Kamehameha Schools 2005, August 8 to December 31. News and analysis of events after the 9th Circuit Court decision was handed down, and after the huge August 6 pro-segregation protest of that decision

This webpage is a continuation of the history of the controversy over the Kamehameha Schools admissions policy. On August 2, 2005 the 9th Circuit Court of Appeals handed down a 45-page decision over-ruling Honolulu District Court Judge Kay's earlier decision, and declaring the Kamehameha admissions policy illegal. That 9th Circuit decision, plus about 100 pages of analysis and news coverage, including the huge red-shirt protest of August 7, are available at:

Those who wish to go forward to see news and analysis for Kamehameha Schools 2006 (especially focusing on the U.S. 9th Circuit Court of Appeals en banc review of the 9th Circuit 3-judge ruling ordering Kamehameha to desegregate) may go to:

Now begins news and analysis of events after August 7, 2005, ARRANGED IN CHRONOLOGICAL ORDER


Monday, August 8, 2005

Kamehameha Schools weighs 'Plan B'

By Rob Perez

In the hubbub over last week's court decision striking down Kamehameha Schools' race-based admissions policy, one prospect has received scant attention.

What if the institution loses its fight to maintain a preference for admitting only students with Hawaiian blood?

While the legal battle over the 9th U.S. Circuit Court of Appeals ruling could take months and possibly even a year or two to resolve, the possibility that Kamehameha could lose the fight raises a fundamental question of how the school would change.

Many say the question is premature, given the long legal haul ahead and disagreement among legal observers on whether Kamehameha will be successful in getting the decision overturned.

But as with many other aspects of this case, the "what if" scenario generates mixed views — and plenty to ponder for an institution that is Hawai'i's largest private landowner and whose reach extends well beyond its three campuses.

Some say the 9th Circuit's decision, if not reversed, would fundamentally alter the heart and soul of the school.

"This is why it's such a huge issue for them," said Patrick F. Bassett, president of the Washington, D.C.-based National Association of Independent Schools.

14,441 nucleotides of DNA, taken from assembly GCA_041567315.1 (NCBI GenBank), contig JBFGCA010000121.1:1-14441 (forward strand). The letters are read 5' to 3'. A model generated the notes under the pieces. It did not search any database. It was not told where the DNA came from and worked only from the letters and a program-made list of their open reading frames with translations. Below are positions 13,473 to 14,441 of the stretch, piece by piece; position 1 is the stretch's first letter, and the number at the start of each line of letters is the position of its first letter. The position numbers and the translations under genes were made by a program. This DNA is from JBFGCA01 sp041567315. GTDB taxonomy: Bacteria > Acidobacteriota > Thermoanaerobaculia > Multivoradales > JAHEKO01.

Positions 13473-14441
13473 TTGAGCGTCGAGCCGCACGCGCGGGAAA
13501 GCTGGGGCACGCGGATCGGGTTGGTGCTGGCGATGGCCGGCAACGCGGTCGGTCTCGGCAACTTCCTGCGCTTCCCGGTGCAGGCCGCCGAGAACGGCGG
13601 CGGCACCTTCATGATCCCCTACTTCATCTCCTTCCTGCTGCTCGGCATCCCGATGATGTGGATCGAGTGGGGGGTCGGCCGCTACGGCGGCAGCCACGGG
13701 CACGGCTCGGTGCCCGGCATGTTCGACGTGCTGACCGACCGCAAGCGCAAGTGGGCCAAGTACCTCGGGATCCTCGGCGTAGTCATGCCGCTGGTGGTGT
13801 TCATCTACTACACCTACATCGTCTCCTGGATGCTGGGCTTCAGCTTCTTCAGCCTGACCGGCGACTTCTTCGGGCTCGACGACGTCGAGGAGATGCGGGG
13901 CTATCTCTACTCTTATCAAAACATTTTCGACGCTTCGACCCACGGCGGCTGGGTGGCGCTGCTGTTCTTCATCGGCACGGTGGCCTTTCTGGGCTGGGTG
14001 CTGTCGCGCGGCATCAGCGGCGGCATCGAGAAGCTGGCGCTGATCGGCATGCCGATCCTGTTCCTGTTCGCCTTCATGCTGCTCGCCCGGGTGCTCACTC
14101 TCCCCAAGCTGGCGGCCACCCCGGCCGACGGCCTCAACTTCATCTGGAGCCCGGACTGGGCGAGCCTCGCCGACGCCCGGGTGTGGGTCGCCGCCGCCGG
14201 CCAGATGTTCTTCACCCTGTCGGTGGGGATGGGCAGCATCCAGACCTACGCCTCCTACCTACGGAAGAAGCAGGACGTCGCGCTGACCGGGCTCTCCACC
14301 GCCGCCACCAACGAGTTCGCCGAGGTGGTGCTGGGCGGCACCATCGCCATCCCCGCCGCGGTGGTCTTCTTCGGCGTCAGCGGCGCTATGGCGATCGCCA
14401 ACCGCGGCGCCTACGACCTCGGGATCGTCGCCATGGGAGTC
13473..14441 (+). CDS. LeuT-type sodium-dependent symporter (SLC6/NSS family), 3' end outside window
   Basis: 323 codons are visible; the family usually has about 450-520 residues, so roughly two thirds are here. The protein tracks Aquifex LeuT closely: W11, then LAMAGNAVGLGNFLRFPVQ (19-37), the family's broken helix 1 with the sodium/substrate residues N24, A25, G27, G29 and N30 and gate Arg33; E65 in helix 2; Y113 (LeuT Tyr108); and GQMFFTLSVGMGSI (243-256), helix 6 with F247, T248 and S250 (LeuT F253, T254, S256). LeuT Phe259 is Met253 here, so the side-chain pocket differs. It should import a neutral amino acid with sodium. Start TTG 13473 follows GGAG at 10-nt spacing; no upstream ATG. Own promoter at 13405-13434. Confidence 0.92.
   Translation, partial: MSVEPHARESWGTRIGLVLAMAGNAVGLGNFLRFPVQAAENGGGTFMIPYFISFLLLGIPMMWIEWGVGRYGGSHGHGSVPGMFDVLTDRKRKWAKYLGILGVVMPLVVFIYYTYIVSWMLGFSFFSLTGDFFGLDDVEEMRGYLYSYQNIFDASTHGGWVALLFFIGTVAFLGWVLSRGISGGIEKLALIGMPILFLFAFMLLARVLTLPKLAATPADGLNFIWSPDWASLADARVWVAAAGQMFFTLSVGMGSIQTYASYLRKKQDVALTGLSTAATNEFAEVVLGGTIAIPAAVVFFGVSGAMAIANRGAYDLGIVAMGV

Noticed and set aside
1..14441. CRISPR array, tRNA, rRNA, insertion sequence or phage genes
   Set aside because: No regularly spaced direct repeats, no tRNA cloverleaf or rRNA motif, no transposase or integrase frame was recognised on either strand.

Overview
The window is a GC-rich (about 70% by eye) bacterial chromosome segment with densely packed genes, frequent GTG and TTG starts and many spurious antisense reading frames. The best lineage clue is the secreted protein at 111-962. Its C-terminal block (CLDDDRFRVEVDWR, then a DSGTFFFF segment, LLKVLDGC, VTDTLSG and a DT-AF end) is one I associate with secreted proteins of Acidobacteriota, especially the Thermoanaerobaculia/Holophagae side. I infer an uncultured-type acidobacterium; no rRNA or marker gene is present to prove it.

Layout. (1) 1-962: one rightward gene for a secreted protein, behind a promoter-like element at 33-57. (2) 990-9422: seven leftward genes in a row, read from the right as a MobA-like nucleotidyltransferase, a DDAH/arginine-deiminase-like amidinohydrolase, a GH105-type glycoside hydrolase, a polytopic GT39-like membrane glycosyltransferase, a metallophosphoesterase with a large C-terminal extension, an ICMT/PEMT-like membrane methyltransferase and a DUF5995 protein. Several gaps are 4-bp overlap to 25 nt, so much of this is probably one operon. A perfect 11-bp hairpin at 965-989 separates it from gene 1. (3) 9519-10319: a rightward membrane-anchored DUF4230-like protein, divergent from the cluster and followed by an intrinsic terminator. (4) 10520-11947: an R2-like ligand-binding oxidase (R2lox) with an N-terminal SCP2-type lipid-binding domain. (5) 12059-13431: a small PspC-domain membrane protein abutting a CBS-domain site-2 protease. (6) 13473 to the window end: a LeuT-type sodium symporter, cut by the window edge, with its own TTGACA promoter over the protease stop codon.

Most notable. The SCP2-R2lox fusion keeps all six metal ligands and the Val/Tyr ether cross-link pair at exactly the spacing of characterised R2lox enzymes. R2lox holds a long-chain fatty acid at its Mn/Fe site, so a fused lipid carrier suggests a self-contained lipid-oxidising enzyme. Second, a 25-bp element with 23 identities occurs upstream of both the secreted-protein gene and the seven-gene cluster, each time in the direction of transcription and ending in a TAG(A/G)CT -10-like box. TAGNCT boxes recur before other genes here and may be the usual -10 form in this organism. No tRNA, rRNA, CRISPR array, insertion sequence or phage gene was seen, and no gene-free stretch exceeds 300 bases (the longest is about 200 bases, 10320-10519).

Others say the ruling is narrow enough to enable Kamehameha to address the court's concerns while maintaining its core mission of providing educational opportunities to enhance the well-being of Native Hawaiians. "If you get creative, there are ways around" the court's concerns, said Honolulu lawyer James Bickerton, who considers the ruling flawed but is not involved with the case.

At Saturday's rally, Kamehameha trustee Douglas Ing sought to assure supporters that Native Hawaiians will continue to be helped regardless of the outcome of the appeal.

"We are going to fight, we are going to fight to the end, rest assured," said Ing, noting that a "Plan B" is being worked on.

"As trustees, we need to consider the unthinkable that somehow this further appeal may not be successful," Ing said. "If it is not, rest assured that we will have another policy, that we will continue efforts to reach (Pauahi's) intended beneficiaries, na pua o Hawai'i."

Ing did not elaborate on what "Plan B" might entail, but said, "Even if we're not successful at the next appellate level, there shall be no end. ... We can, and we shall, reach more and more children and provide them with educational benefits."

Kamehameha's admissions policy was struck down in a 2-1 court decision, with the two judges saying it amounted to an "absolute bar" on anyone not having Hawaiian blood and therefore violated federal civil rights laws.

Kamehameha has vowed to fight the decision to the U.S. Supreme Court if necessary, arguing that the policy is an affirmative action program that helps address socioeconomic and educational disadvantages among Native Hawaiians.

The ruling angered many of the school's supporters, who see it as yet another strike against Native Hawaiian interests.

Even if the institution were forced to change its admissions policy, some parents who have children at other schools say they would be reluctant to have their kids apply to Kamehameha, mostly out of respect for its mission.

"I think since it was established for the Hawaiian people, it should be kept for the Hawaiian people," said Big Island resident Jennifer Cook, whose son is a junior at a public high school. "I wouldn't want to breach that."

If the court decision is not reversed, the essence of the school ultimately would be changed, Bassett said. He likened a private school's mission to a three-legged stool, with one leg representing who you are, the other representing why you exist and the third representing who you serve. "If you change any one of those legs, it's not the same school anymore," Bassett said.

Bassett said the main question is whether Kamehameha would be able to serve the Native Hawaiian community as well as it does now should the ruling stand. Some changes could be made that likely would result in mostly Hawaiian students applying to the school, Bassett and others said. All students, for instance, could be required to take Hawaiian to fulfill a language course requirement. Currently, Kamehameha high school students can choose from several languages, including Hawaiian.

Eric Grant, the Sacramento, Calif., attorney representing the teenager who challenged the admissions policy, said talk of the court decision fundamentally changing the institution's mission amounts to hyperbole.

"It's the doomsday scenario," Grant said. "You try to tell people if you don't go my way, it's going to be doomsday."

He said the court case challenged a race-based admissions policy, not the school's mission.